Let us see whether Beverly Hills can lead on the feral cat problem and create ordinances that incorporates TNR into the legal framework of the city. This might lay down a marker for others to follow. And if that happened the Council members could be proud that they did the right thing. The Katherine Varjian case is a crystallisation of the polarized and disjointed approach of local authorities and legislators to this ongoing problem. The issues are in fact even wider than dealing with feral cats as these animals are the product of our behaviour.

The wider issue is us and how we behave. A huge thanks should go to Tina Varjian, Katherine’s daughter who is fighting the good fight. And this is a ultimately a battle between good and bad, right and wrong. Doing the right thing is harder and more expensive but it must be done. One last point: the criminal prosecution of Katherine Varjian should not proceed both on the basis that law under which is was brought does not exist and for the reason that it is not in the public’s interest.

Thursday 9 July 2009

Cat Owners Rely on their Veterinarian

You know, I don’t think that cat owners can rely on their veterinarian all the time and on every cat health problem. And we should be able to. And I am talking about American veterinarians primarily but similar principles apply to other countries.

veterinarian office

I think that the problem of not being able to totally rely on on our vet in America is because money, the making of it, is more of a concern for vets in America than in other countries. That is based on the fact that America is the richest nation, has a vast amount of debt and is heavily consumer orientated.

And the making of money is the biggest compromiser of all. It creates a massive conflict of interest that invariably colours sound judgment that should be wholly focused on one thing: what is best for the cat. Not what is best for the cat and does that make enough money for me.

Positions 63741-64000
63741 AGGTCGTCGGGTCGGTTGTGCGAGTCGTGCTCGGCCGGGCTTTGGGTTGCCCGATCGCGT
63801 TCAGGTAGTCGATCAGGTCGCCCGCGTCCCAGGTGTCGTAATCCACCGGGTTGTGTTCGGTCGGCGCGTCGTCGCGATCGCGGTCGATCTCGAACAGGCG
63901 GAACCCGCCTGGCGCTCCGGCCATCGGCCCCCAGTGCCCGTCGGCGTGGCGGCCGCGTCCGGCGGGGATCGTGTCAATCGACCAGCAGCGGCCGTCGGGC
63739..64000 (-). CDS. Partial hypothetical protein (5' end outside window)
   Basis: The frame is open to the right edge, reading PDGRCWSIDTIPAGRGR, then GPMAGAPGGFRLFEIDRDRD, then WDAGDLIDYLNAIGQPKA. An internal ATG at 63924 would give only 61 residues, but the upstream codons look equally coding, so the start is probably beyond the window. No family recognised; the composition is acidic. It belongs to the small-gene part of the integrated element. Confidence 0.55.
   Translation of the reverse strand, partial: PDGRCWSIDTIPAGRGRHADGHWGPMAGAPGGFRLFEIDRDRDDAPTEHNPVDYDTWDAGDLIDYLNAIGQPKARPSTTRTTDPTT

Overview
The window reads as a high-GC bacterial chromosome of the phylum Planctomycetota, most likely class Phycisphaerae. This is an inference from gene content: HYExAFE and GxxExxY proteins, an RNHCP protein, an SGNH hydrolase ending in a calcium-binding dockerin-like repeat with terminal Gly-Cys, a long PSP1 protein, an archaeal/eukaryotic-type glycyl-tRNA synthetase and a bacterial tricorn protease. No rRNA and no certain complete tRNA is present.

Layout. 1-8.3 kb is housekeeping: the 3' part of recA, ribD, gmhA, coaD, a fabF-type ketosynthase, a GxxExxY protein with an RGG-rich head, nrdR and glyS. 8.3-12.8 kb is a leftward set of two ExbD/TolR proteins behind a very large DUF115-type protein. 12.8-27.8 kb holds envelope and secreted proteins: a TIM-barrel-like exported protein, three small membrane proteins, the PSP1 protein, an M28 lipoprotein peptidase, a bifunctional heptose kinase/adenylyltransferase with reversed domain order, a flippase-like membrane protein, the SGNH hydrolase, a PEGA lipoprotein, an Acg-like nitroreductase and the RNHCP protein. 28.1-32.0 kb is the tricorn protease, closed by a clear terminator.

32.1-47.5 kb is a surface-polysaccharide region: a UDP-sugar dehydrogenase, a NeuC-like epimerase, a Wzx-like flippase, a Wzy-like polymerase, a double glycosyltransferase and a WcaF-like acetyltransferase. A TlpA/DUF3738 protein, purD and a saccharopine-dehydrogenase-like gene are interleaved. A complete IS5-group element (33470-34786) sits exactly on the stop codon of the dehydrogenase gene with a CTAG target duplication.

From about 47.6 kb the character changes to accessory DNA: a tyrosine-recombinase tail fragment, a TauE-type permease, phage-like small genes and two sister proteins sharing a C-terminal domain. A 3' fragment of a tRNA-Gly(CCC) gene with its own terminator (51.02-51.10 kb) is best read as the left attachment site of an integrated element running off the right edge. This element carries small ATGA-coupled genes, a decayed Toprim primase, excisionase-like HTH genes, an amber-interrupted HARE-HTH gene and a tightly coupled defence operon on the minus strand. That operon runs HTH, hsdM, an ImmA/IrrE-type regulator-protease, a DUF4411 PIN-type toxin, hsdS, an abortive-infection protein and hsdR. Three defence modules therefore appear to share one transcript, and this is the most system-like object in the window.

If all veterinarians were paid by the state on a flat fee basis (a utopian situation possibly) treatment would be better – or would it?. The making of money colours judgments. This is compounded by the fact that cats cannot voice their own opinions. They have no opinions. But they do feel their illness. They are dependent ultimately on the standard of care provided by their “owner” in consultation with their veterinarian who as I have said cannot always be relied upon to provide objective advice.

I make this rather provocative statement on the basis of two areas of treatment, namely cat declawing and cat vaccinations. Both are wonderful sources of revenue for veterinarians in the United States. I think it is fair to say that there is a massively excessive amount of declawing of cats in the USA all of which is in flagrant violation of the ethical principles of a veterinarian and of his oath. I discuss this in detail on this page: American Vets are Unethical Towards the Cat (new window). I also feel that the act of declawing and the large number of full-time indoor cat in the USA are linked. Each follows the other. Indoor cats have more opportunity to destroy furniture and declawing allows cats to be full-time indoor cats. The percentage of indoor cats and declawed of cats is by far the highest in America.

There is the other bread and butter treatment so well exploited by some (not all of course, please note) veterinarians, namely cat vaccinations. The situation regarding vaccinations in confusing for cat owners. It shouldn’t be. It is confusing because a large number of vets recommend or perhaps sometimes insist that people bring in their cat for that routine yearly booster shot. It becomes a way of life. We, the public start thinking that it is normal. We do it for our cat despite the cost. But, wait a minute! When did people have yearly booster vaccinations? Never. There should be no reason why, in my opinion, cats should be different.